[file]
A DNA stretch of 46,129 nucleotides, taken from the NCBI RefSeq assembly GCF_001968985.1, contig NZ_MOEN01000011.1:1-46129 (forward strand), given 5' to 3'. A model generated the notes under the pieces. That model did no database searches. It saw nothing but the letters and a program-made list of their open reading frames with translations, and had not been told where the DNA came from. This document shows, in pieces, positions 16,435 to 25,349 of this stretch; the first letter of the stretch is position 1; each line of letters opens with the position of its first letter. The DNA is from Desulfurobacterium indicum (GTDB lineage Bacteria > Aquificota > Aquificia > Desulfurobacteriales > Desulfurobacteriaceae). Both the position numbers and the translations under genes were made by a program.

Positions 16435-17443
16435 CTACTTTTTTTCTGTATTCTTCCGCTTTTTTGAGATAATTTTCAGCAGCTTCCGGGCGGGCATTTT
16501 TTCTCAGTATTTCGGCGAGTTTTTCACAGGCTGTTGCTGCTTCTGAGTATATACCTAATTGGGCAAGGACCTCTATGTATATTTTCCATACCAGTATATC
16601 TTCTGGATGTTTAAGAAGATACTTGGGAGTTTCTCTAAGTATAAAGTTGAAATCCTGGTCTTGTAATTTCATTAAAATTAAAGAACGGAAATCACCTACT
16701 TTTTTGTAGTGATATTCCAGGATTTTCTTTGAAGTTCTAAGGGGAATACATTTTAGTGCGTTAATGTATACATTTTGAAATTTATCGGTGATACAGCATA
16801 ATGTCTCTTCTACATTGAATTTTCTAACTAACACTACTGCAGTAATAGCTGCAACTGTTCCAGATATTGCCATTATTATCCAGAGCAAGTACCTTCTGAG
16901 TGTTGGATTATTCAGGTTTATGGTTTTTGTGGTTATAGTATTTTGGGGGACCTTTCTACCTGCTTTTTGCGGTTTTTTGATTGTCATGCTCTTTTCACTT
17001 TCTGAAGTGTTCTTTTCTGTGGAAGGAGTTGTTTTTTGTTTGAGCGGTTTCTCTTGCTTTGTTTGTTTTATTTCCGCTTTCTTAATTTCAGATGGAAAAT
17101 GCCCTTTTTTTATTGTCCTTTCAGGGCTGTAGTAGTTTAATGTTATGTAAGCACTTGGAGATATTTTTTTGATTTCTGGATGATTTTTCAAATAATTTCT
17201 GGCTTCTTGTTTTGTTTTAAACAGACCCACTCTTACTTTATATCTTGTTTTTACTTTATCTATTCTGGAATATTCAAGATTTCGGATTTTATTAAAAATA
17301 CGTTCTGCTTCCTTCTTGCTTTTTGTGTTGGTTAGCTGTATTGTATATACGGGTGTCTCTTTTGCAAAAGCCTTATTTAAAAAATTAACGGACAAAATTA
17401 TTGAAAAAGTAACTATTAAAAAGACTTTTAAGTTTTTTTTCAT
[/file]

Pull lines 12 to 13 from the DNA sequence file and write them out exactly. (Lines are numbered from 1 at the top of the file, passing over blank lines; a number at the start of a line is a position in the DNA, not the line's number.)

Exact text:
17301 CGTTCTGCTTCCTTCTTGCTTTTTGTGTTGGTTAGCTGTATTGTATATACGGGTGTCTCTTTTGCAAAAGCCTTATTTAAAAAATTAACGGACAAAATTA
17401 TTGAAAAAGTAACTATTAAAAAGACTTTTAAGTTTTTTTTCAT